The sinners of circle seven, round one, were violent against their neighbors. Their punishment was to be cast in a river of boiling blood and the deeper they were the more blood thirsty they had been in life.
Archetypes of this round could be found in the river filled with boiling blood. Normally, rivers are filled with water which can represent purity. The reason Dante could not have the sinners basking in a river filled with water is because the sinners were not pure, they were vile. Dante references great leaders in history by stating, "Here they pay for their ferocity./ Here is Alexander. Here is Dionysius,/ who brought long years of grief to Sicily." (114). He talks about Alexander the Great because he killed many people in his time and he was in one of the deepest parts of the river. The sinners of this round were bloodthirsty in life and in death they must bask in the blood they spilled.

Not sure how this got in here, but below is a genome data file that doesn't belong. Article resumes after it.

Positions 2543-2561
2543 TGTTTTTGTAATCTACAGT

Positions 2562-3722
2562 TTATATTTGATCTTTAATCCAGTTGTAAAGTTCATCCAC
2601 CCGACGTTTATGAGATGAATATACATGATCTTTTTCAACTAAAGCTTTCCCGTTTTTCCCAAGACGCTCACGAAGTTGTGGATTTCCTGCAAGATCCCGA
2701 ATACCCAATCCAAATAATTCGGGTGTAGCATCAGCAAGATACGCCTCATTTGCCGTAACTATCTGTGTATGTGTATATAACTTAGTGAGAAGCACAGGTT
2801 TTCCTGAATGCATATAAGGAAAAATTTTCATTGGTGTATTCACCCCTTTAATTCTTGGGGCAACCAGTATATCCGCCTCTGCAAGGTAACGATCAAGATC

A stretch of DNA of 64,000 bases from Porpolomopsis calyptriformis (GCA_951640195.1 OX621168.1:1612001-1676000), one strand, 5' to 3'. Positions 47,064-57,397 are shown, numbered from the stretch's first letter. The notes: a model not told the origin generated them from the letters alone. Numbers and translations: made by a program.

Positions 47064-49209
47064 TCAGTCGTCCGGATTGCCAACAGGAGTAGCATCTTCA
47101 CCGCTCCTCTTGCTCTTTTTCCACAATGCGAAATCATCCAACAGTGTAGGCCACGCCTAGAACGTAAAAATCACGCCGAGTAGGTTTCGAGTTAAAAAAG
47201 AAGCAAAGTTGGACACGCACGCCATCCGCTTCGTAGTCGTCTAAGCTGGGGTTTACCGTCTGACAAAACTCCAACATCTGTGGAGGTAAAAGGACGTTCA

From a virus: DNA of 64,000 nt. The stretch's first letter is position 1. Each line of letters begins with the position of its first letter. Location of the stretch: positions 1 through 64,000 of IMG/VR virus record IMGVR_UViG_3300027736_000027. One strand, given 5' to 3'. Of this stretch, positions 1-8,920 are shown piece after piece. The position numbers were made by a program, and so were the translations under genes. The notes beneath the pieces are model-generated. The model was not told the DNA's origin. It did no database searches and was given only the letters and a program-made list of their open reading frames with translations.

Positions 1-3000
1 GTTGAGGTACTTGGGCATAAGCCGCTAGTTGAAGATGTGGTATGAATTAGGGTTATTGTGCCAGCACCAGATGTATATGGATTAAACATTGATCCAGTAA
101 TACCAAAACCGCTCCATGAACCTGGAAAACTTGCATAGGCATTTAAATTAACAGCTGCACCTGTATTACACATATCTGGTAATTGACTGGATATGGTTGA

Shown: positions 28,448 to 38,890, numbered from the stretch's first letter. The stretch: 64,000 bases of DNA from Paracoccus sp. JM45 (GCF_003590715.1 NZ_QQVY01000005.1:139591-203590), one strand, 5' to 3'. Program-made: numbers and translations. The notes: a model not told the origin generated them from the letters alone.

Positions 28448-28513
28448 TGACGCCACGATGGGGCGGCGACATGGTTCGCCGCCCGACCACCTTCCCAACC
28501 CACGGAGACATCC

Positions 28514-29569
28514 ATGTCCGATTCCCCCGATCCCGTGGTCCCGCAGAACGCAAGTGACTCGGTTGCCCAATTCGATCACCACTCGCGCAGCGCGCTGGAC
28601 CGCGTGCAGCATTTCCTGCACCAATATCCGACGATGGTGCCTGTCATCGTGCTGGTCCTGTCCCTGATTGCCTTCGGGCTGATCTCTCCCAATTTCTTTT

The idea that the sinners are in a river represents human life and time passing. It is very straight forward, implying that the time they spent as humans they were ignorant and murdered their neighbors. Dante openly admits their ignorance when he says, "Oh ignorant, self-seeking cupidity/ which spurs us so in the short mortal life/ and steeps us so in all eternity!" (112). Here Dante talks about how ignorant decisions from short mortal life can hurt one for all eternity. The sinners in this round were bloodthirsty and rash. The boiling aspect of the blood can mean many different things. It could represent passion or a murder out of lust, it could also represent haste or a quick decision to commit murder, or it could represent anger which would be intentionally murdering someone you were angry at. The sinners were damned in all eternity in a river filled with boiling blood, to forever absorb the blood others spilled because of them.